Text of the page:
Synthetic Biology and Biomolecular Systems
This research area focuses on understanding the basic mechanisms of biomolecular systems for applications in biomolecular physics, biological chemistry, and molecular medicine. To achieve these goals 3D transmission electron microscopy, single molecule methods such as optical trapping and fluorescence microscopy, bio-analytics and proteomics, and nano-bio-technologies are used.
Synthetic Biology, Biomolecular Engineering
Molecular Devices and Machines
Inspired by the rich functionalities of natural macromolecular assemblies such as enzymes, molecular motors, and viruses, we investigate how to build increasingly complex molecular structures. Our goal is to build molecular devices and machines that can execute user-defined tasks. Molecular self-assembly with DNA is an attractive route toward achieving this goal. DNA origami in particular enables building nanodevices that can already be employed for making new discoveries in biomolecular physics and protein science.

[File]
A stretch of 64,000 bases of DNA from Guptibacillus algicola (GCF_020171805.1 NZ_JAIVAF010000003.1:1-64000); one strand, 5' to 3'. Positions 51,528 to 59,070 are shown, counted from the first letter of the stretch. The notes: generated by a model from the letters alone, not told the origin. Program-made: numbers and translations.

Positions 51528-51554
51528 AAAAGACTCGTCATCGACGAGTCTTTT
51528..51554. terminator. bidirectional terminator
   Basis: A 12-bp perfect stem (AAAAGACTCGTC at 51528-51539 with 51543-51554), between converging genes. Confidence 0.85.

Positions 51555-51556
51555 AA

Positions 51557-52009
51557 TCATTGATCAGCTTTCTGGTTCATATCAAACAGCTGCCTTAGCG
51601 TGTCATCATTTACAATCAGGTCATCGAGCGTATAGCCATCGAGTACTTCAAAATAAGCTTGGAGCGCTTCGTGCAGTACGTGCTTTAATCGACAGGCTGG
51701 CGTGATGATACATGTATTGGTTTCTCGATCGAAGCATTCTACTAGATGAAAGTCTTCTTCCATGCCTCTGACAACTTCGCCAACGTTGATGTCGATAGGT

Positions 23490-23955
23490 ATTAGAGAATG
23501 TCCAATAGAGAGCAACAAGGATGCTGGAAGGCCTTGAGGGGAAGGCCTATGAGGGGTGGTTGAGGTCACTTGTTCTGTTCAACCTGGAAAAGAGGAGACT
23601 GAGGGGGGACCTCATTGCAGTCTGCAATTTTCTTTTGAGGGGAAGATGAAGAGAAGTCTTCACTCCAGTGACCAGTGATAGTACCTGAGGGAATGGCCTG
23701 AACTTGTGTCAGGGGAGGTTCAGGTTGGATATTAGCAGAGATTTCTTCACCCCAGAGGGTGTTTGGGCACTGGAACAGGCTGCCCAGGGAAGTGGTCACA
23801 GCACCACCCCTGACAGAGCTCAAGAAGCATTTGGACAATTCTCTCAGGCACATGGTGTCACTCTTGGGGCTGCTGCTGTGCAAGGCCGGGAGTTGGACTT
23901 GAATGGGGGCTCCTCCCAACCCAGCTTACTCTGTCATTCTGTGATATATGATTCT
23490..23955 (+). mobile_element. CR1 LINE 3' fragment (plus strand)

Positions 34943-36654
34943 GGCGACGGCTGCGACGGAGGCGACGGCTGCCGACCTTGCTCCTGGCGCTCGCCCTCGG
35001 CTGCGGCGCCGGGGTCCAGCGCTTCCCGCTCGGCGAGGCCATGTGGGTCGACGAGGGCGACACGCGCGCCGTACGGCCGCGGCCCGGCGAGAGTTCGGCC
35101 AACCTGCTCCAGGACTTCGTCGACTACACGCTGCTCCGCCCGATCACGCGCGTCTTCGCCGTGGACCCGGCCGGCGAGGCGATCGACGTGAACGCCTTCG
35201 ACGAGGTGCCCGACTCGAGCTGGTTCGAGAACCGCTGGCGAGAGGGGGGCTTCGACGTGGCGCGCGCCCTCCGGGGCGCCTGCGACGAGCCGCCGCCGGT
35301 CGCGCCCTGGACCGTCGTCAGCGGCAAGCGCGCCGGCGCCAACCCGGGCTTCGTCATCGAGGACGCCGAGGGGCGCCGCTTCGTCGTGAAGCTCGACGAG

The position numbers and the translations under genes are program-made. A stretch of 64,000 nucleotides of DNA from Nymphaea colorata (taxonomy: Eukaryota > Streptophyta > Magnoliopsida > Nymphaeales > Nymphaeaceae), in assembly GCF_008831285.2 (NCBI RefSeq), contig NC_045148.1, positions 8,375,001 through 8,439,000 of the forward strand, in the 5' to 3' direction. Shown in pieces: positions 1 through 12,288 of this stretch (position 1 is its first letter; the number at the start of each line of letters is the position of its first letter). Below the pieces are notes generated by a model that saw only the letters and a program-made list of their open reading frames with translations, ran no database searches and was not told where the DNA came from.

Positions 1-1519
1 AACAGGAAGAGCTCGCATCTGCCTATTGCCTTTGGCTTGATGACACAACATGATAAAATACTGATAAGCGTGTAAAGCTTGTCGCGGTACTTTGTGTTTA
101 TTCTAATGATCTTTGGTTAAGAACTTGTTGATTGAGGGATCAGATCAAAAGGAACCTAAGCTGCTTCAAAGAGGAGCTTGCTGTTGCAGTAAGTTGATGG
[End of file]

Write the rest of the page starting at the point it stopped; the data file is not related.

Creation of Synthetic Biological Systems
The remarkable properties of biological systems are the result of complex interactions between multiple components, and thus emerge at the systems level. Biological systems are thus able to respond to their environment, compute, move, reconfigure and evolve. We aim at the construction of synthetic molecular and cellular systems, which generate and display similar behaviors. Our work involves the engineering and study of synthetic gene circuits, the creation of artificial cellular systems and the development of cell-scale robots.
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Molecular Biology, Proteomics
Integrative Structural Biology
Proteomics and Bioanalytics